After a few days of intermittent contractions, Laura arrived at the center and settled in for the birth. Upon examination, it was determined that the baby was breech and she needed to transfer over to a nearby women’s hospital. And by transferred, this meant Laura driving herself over with bags in tow.
“Three and a half hours after I arrived at the hospital, Leona was born via c-section. We were able to translate my desire to have a birth center/midwife experience to the operating room by doing skin-to-skin minutes after she was born. She even went for my breast while I was still on the operating table!”
The dream (and planning!) of motherhood had finally arrived on March 3, 2020. Unable to imagine the full effects that Covid-19 would have on her fourth-trimester experience. Months of stay-at-home orders. A full plate with work. The inability to travel with her newborn to see family and friends. The feelings of isolation and being a sole caregiver in the midst of a pandemic. Laura shared that one of the most unexpected sources of support has come from the community of other half-sibling families she has found.
“This has been by far the best, the most unexpected part of all of this has been my donor family. Everyone is just so supportive and interested in each other’s kids and I feel really connected to them in ways I hadn’t anticipated.” She adds, “I can’t wait to one day have the kids meet each other in person and see how they look-alike, how they act alike, and to see the form relationships moving forward.”
Single Mothers by Choice
We went on to talk about how the community of other Single Mothers by Choice (SMBC) impacted her journey. SMBC was not a term she had heard of at first, but quickly found a network of other women with the same shared experiences and leveraged those connections by meeting for coffee dates and exchanging emails and phone calls to learn more about their stories.
“Every single mom goes about it in a different way. Some do home inseminations, some do known donors, unknown donors. Some people do IVF, some people do medicated, unmedicated. Some people adopt. There are so many different ways to become a mother, and it really helped me feel confident that I was trying to design a path that worked for me and my family. There was no one cookie-cutter way to do it.”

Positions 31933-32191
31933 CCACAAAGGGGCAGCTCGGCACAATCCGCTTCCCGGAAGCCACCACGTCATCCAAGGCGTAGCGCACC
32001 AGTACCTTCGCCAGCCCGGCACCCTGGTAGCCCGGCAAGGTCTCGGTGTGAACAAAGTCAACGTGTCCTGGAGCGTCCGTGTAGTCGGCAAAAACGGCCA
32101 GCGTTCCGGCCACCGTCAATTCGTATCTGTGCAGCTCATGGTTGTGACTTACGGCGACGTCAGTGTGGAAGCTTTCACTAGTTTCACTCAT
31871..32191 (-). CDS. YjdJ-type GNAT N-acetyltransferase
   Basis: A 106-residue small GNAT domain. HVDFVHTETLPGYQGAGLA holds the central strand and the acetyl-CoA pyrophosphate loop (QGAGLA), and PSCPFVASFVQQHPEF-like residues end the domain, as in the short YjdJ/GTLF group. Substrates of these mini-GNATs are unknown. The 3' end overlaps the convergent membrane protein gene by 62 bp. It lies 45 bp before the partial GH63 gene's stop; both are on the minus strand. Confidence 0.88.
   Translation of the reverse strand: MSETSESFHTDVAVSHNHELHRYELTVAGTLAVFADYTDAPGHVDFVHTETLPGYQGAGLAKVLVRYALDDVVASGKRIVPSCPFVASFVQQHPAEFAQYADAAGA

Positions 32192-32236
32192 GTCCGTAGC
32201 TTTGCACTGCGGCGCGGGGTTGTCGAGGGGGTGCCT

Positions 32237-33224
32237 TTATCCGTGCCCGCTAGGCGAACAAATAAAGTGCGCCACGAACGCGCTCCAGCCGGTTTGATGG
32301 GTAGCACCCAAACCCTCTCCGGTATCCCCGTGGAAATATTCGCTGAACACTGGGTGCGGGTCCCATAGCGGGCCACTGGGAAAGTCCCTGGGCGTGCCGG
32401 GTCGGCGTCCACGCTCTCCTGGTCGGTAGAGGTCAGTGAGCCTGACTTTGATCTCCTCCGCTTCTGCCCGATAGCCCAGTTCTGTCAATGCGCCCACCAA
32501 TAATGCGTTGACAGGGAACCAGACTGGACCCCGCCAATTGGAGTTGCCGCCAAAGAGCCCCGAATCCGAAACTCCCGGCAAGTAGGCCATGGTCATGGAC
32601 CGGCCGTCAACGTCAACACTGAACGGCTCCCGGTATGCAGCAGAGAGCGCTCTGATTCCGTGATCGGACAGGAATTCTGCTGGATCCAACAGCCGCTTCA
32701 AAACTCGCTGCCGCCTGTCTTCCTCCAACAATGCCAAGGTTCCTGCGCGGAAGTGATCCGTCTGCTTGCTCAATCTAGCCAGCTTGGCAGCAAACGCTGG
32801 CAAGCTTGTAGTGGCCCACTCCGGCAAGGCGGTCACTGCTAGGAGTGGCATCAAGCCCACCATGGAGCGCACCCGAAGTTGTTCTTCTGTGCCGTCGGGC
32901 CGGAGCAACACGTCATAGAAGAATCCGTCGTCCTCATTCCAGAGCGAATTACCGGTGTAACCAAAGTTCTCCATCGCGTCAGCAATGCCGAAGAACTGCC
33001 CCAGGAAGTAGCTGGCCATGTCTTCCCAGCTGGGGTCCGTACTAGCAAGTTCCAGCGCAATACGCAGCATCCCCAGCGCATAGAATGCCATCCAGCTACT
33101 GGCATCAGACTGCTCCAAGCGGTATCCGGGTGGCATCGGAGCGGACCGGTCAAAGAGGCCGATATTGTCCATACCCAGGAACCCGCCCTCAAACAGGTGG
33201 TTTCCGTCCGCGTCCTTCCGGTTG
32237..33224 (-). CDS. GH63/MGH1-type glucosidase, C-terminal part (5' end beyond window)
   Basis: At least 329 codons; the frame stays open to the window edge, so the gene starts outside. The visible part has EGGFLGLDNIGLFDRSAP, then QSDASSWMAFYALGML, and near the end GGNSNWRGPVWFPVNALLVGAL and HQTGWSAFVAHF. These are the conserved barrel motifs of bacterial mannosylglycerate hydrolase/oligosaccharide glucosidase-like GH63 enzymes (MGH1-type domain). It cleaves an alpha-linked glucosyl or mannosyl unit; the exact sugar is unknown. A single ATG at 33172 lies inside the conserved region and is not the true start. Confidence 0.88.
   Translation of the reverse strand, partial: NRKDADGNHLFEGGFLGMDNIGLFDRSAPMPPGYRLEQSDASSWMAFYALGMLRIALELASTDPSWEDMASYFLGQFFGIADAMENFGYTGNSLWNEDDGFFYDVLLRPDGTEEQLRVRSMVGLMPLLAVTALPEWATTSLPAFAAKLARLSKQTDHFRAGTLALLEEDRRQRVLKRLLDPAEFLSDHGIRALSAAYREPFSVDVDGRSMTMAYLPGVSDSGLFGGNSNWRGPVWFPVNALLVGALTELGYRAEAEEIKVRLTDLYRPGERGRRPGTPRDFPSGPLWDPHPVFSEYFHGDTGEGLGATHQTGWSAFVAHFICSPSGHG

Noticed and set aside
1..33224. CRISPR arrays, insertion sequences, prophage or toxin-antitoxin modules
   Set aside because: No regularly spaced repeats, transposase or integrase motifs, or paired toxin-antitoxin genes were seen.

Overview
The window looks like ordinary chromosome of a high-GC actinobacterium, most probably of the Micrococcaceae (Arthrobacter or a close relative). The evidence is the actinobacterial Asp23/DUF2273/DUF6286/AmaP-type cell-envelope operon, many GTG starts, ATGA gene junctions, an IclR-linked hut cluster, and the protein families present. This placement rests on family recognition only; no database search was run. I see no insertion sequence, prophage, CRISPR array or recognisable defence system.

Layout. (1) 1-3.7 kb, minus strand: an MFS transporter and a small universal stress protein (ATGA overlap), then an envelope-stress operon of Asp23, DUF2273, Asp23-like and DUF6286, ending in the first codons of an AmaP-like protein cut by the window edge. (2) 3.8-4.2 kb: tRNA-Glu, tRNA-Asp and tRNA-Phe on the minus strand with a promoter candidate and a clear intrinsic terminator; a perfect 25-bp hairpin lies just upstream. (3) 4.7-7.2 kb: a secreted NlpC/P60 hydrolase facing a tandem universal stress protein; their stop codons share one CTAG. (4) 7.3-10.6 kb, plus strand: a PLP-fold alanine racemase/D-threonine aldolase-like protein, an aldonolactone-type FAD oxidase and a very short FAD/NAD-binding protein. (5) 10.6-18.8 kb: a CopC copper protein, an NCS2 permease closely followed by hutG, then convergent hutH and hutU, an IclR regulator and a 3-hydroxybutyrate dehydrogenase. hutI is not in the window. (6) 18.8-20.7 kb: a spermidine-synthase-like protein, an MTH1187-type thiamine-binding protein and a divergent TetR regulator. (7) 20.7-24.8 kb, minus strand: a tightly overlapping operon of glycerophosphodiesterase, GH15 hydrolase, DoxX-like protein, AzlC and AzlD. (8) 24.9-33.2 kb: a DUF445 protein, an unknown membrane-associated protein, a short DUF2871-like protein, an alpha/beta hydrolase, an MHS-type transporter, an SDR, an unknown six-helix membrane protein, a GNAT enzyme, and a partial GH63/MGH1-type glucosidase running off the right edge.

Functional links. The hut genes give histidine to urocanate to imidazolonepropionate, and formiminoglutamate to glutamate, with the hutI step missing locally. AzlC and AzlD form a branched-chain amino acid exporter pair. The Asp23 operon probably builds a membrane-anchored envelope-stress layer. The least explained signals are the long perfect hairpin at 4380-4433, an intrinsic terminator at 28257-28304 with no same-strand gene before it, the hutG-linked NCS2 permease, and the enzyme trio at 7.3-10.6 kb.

“Connecting with other Single Mom’s by Choice, or even just talking to other people who have pursued parenthood in non-traditional ways has been (great), there’s just a huge community out there that I don’t think everyone’s aware of. So many people use reproductive assistance to get pregnant and have used eggs, or embryos or sperm, and its been lovely to connect with people who maybe haven’t traveled the same path I have but get that get it!”
Laura hopes that women are inspired by her story and sends advice to others by saying….
“Definitely find an objective, third-party person. A counselor, a social worker, a phycologist, a psychiatrist, or a really good friend that is willing to ask you those hard questions.”
“It’s a tremendous amount of mental work. It is sort of like training for a marathon. You want a training partner; you want a coach. You want someone who can ask you these questions and think through things and be your sounding board so that you are on taken aback or surprised by some of the doubts and concerns that come up.”
Her other piece of advice,
“Contingency planning! Being prepared for things to go upside down. That’s motherhood, I think. That’s parenthood.”